Ex-policeman gets life in jail for murdering 'lover'

PUBLISHED : Friday, 04 May, 2012, 12:00am
UPDATED : Friday, 04 May, 2012, 12:00am


A former policeman turned cab driver was sentenced to life in prison yesterday for murdering a 25-year-old woman he had been 'obsessed' with.

Wan Kim-chung, 45, showed no emotion when, after two hours of deliberation, a jury of seven unanimously found him guilty of killing Jennifer Yu Wai-yuk in October 2010.

Wan, an ex-police constable who was working as a taxi driver at the time of his arrest, had told police that he and Yu were lovers, and that he had strangled her after she tried to break off the relationship when her German boyfriend returned.

'Only you know what happened between [the] 26th and 27th [of] October 2010,' said Mr Justice Andrew Macrae, of the Court of First Instance, when he imposed the mandatory life sentence on Wan.

'But it was clear from the jury's verdict that they rejected any suggestion from you that you were provoked to kill Yu.'

The judge said it seemed Wan was obsessed rather than in love with Yu, 18 years Wan's junior.

In a police interview played to the jury, Wan said Yu announced in his taxi that she would end their relationship, provoking him to strangle her. Wan also claimed that Yu repeatedly asked him for money.

Wan claimed he did not know that she was still alive when he tossed her half-naked body into the sea. The autopsy report concluded that Yu died by drowning.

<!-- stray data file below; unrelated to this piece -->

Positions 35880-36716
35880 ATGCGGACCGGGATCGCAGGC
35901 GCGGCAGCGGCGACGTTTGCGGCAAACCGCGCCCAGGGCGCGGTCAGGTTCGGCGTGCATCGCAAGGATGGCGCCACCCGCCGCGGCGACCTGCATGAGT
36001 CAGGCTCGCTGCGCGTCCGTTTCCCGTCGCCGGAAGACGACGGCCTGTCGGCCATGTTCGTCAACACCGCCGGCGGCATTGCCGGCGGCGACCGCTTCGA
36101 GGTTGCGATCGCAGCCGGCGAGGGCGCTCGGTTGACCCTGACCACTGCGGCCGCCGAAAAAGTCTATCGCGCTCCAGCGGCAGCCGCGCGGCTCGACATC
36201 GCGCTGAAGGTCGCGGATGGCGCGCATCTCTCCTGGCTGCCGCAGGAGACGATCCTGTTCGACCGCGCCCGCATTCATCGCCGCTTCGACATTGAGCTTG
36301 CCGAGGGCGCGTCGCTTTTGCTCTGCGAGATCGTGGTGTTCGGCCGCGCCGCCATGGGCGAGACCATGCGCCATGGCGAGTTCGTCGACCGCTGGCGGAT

Wan had earlier been convicted of indecent assault in March 1996 - shortly after his stint as constable from 1988 to 1995 - and was sentenced to 10 months in jail, the court heard after the verdict was delivered.

Wan's counsel said his client had been a hard-working taxi driver since 1995, though the lawyer acknowledged that no mitigation could prevent the mandatory jail sentence.

The counsel also cited evidence that Wan loaned HK$10,000 to Yu and even paid part of her credit card bill. Wan was clearly very much in love with Yu, and she encouraged him to meet her regularly, the counsel said.

Wan admitted most of the facts of the case and had offered to plead guilty to a lesser offence of manslaughter.

Outside the court, Senior Inspector Paul Wong Tak-choi, who was in charge of the case, said the verdict was the best of the possible outcomes. He said Wan had been telling a one-sided story about his relationship with the victim, which was unfair to Yu's family because the deceased could not refute it.